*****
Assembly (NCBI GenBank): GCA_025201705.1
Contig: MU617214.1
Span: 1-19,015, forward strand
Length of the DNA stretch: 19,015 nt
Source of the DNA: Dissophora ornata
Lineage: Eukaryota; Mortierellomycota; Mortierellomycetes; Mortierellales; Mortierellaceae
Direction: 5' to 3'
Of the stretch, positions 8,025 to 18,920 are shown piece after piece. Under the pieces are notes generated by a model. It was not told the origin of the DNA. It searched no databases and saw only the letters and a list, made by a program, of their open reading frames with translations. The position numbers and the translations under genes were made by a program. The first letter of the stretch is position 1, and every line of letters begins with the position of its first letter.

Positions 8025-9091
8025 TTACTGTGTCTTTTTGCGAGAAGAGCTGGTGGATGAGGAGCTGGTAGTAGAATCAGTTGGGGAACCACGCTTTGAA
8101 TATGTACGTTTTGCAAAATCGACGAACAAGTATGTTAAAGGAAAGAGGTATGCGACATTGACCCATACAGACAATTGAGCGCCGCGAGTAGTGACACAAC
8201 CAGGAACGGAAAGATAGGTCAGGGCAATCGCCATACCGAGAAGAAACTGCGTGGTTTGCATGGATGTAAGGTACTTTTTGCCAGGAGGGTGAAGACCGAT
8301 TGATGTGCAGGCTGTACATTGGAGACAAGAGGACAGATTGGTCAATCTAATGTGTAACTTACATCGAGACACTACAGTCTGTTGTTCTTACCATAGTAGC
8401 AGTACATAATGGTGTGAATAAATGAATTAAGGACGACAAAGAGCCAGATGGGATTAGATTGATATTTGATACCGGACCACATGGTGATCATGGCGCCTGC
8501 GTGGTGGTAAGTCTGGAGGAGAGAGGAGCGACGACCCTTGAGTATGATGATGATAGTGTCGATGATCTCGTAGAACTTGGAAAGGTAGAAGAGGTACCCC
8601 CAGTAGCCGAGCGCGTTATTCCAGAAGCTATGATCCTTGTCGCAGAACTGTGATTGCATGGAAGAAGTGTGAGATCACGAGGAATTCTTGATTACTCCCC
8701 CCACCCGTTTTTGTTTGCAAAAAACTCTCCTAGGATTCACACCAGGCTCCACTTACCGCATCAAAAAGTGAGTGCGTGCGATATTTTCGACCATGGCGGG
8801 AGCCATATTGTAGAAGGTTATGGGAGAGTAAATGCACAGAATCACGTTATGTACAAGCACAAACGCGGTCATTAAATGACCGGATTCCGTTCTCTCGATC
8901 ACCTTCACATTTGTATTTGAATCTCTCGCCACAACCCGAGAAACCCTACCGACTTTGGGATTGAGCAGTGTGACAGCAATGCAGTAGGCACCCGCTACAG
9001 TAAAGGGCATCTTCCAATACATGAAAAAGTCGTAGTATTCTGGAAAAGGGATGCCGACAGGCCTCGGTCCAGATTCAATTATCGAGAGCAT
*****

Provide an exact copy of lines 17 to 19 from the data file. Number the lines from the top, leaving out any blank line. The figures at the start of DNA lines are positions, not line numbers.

8701 CCACCCGTTTTTGTTTGCAAAAAACTCTCCTAGGATTCACACCAGGCTCCACTTACCGCATCAAAAAGTGAGTGCGTGCGATATTTTCGACCATGGCGGG
8801 AGCCATATTGTAGAAGGTTATGGGAGAGTAAATGCACAGAATCACGTTATGTACAAGCACAAACGCGGTCATTAAATGACCGGATTCCGTTCTCTCGATC
8901 ACCTTCACATTTGTATTTGAATCTCTCGCCACAACCCGAGAAACCCTACCGACTTTGGGATTGAGCAGTGTGACAGCAATGCAGTAGGCACCCGCTACAG